From a customer’s perspective, the customer sees a Snap story with a swipe-up link. Mik Mak’s Attach service then provides a link to an infomercial and the relevant online shopping cart, allowing for seamless integration between social media and ecommerce.
Founder and CEO of MikMak.tv, Rachel Tipograph, made it her duty to find ways to eliminate two critical problems with e-tail marketing: creating email and retargeting campaigns that neither annoy the recipient nor erode a brand’s profit margins, by continually incentivizing customers with discounts.
Through her experience as the global director of Gap’s Digital and Social Media Division, Rachel decided to take the plunge and capitalize on her belief that she knew a thing or two about selling.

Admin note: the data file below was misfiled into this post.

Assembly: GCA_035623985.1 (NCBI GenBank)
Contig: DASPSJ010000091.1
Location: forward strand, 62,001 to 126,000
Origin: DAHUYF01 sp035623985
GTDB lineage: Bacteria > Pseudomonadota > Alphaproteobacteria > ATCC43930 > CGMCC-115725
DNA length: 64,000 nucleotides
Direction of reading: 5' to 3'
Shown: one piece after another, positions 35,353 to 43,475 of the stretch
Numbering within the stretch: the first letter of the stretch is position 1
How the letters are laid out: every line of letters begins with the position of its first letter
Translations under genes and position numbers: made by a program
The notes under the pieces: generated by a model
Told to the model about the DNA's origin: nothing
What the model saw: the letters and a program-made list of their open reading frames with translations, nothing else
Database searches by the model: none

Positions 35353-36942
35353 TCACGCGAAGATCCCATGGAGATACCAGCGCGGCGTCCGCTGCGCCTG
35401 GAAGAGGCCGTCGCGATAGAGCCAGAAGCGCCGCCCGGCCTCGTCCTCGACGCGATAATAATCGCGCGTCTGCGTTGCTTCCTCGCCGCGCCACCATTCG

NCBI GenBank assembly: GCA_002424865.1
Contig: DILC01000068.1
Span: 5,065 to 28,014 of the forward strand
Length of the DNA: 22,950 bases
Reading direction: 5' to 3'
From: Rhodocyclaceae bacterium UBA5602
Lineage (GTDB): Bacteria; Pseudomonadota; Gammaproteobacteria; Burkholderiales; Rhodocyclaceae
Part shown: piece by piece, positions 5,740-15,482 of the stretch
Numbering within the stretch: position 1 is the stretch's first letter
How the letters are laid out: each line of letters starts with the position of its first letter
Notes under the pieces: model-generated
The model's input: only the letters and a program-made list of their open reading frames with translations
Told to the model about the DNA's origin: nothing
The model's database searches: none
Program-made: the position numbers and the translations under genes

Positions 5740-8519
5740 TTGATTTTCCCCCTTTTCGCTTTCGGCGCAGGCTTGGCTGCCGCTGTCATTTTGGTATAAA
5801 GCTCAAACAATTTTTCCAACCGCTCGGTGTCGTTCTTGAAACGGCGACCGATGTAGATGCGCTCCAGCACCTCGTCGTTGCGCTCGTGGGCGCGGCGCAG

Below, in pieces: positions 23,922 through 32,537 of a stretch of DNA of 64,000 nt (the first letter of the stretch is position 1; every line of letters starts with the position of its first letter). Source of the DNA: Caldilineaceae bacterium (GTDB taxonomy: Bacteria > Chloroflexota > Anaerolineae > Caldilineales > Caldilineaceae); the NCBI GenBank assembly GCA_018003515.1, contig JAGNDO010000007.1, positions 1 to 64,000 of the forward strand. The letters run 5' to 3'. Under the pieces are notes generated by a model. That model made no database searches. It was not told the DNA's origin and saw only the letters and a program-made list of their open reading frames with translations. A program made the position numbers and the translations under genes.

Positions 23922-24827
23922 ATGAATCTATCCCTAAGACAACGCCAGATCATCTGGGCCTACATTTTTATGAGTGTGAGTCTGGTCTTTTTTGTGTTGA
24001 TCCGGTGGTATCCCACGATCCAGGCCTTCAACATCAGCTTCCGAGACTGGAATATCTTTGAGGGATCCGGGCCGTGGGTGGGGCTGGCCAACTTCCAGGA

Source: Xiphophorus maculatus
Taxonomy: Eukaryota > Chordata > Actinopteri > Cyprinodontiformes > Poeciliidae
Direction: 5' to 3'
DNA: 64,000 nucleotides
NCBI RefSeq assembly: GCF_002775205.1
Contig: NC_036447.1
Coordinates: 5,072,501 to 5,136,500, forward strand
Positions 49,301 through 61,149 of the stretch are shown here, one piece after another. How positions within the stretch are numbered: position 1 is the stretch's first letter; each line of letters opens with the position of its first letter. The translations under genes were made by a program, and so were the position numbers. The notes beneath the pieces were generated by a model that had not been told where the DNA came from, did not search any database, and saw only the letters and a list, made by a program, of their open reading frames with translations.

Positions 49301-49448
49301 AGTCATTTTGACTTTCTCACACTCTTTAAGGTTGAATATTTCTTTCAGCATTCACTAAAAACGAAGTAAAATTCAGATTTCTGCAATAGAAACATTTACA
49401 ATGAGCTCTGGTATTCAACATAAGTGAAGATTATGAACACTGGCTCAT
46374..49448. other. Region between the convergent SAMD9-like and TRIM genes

Rachel found herself exploring the TV Infomercial industry, a traditional sales channel that attracts a majority female audience. She wanted to find ways to translate the unique selling techniques of TV infomercials into fast and effective social media blasts. And so the MikMak platform was born.
Takeaway Lesson: Rachel told Refinery29 her thoughts on success in a male-dominated arena,
“When you enter tech, you realize that there are more men than women. You can’t deny that. But I don’t think you can make that an obstacle. You can’t get deterred as a female founder knowing that’s the landscape. You need to ignore the naysayers (of course there will be naysayers) and surround yourself with investors who believe in you, believe in your idea, believe in the market you’re going after, and believe in your ability to execute, most importantly.”
The takeaway lesson these five awesome ladies in tech prove is that no matter your background, you can make huge waves in the world of tech as a female. Collaboration can make women in tech an invaluable source of inspiration. Take a leaf out of these boss ladies’ books and start taking your tech venture plans to the next level.